Glaciers in Western Canada Still Receding Despite Cold, Snow

Mar 17th, 2014 | By | Category: Glaciers

9624013Despite cold and snowy winters for the past few years, scientists say it hasn’t helped to slow the retreat of the glaciers in Western Canada.

Experts from Natural Resources Canada and several universities monitor annual fluctuations of glaciers in the western and northern Cordillera, which includes the iconic icefields in the Rocky Mountains.

Shawn Marshall, a glaciologist and climatologist at the University of Calgary who’s studying the Haig glacier, said the snowpacks in 2011 and 2012 were higher than he’s ever seen as a researcher.

“We’ve had a few really good winters,” he said in an interview from Geneva, where he’s on a sabbatical year. “It was better skiing but, come summer, it just caught up.

“Last year was the same. The big rain event dumped snow at the glacier. It dumped snow, but then it went back on the melting trajectory.”

Marshall’s work is part of the seasonal and annual tracking of glacier mass balance by the federal government to help determine future water supply in major rivers.

There’s about 50,000 square kilometres of glacier ice in Western Canada.

Mike Demuth, research scientist and glaciologist with Natural Resources Canada, monitors select glaciers through the Climate Change Geoscience Program.

“We haven’t seen glaciers in the Rocky Mountains or the interior of British Columbia as small in several thousand years,” he said. “They are rapidly converging on a configuration we haven’t seen in the record for a number of years.”

Similarly, monitoring in the High Arctic shows the shrinking ice caps have accelerated rapidly, raising questions about what it means for the country’s economy and environment in the future.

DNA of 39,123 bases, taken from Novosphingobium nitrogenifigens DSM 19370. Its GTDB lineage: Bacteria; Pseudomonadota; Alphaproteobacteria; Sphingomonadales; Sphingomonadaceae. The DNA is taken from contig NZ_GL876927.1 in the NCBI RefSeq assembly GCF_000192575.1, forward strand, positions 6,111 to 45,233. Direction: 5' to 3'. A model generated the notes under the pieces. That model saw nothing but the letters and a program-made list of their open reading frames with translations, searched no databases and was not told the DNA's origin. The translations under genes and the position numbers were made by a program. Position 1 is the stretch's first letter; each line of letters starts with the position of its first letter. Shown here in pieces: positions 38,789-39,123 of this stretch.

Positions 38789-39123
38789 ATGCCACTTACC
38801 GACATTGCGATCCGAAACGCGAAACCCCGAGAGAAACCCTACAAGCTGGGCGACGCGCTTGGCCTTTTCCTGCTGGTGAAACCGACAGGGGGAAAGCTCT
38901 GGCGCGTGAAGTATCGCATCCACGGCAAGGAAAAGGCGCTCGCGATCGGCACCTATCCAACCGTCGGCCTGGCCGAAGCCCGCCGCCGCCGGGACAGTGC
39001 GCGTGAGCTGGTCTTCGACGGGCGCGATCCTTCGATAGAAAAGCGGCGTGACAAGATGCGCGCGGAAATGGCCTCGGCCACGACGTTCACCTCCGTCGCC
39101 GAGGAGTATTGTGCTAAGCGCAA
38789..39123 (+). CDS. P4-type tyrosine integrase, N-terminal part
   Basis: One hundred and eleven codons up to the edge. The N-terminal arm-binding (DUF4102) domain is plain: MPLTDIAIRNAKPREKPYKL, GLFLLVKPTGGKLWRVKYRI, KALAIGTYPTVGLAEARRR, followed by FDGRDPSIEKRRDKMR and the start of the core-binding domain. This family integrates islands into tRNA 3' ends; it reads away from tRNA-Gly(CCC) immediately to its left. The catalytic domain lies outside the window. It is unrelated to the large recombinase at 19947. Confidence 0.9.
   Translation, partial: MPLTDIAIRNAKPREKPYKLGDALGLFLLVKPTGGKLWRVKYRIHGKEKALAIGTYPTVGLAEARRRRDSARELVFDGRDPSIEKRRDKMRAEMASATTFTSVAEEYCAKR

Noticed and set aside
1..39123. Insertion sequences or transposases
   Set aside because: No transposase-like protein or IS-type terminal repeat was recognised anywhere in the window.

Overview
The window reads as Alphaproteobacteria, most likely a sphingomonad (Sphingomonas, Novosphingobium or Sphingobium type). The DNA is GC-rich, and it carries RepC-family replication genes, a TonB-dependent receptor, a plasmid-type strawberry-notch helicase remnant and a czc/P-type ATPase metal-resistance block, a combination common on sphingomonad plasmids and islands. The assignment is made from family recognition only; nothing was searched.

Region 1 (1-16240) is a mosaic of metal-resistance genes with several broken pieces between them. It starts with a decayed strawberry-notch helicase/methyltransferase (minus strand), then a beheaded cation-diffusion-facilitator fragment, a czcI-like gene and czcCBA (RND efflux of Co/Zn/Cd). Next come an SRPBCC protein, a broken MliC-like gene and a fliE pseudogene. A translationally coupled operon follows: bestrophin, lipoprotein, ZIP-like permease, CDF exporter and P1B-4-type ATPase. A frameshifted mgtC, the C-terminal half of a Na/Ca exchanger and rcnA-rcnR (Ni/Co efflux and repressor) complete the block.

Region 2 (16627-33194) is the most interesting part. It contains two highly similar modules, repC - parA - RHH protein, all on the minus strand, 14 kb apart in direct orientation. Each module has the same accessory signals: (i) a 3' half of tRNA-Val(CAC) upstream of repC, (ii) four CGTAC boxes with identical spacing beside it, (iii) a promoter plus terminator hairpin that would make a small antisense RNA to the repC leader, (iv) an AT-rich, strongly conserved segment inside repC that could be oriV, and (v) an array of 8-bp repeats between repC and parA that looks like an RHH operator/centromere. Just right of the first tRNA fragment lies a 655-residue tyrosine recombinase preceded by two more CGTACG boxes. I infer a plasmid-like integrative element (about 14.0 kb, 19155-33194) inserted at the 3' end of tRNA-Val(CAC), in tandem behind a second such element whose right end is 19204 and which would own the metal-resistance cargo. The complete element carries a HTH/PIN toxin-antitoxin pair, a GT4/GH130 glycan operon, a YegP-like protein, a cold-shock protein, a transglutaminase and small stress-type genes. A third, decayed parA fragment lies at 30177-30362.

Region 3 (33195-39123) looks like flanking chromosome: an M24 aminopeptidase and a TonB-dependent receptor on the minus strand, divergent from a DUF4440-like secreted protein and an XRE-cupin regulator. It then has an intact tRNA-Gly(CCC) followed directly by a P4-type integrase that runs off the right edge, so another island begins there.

Water experts said it’s important work.

“This ongoing research is going to tell us what winter precipitation trends might be and, most importantly, how that will be reflected in glacier mass balance, which is the absolute signature criteria for water security in the future,” said Robert Sandford, Canada’s representative for the United Nations Water for Life initiative.

The monitoring, he said, provides a clearer picture on climate change.

“When people say it’s cold out so that doesn’t mean global warming is happening, that is a suggestion that they don’t understand the integrated relationships between all of these changing parameters.”

Demuth said tracking the glacier retreat is a good indicator of climate, because it integrates precipitation, air temperature and cloud cover.

They provide a regulatory effect.

“When the climate is cool and moist, glaciers tend to gain mass; when the climate is warm and dry, glaciers tend to lose mass,” he explained. “They are kind of like a reservoir, when they exist, and they provide some resilience to the water supply.”

As glaciers retreat, Demuth said the resilience is reduced, affecting both natural systems such as the way ecosystems function and human systems such as irrigation, hydropower and water for mining projects.

“The reliability of that water is not as reliable in some regions,” he said. “If planners in some regions — the public, various Canadian institutions and industry are aware of this — it’s good.

“It reduces their risk to these kinds of trends in our hydrological system.”



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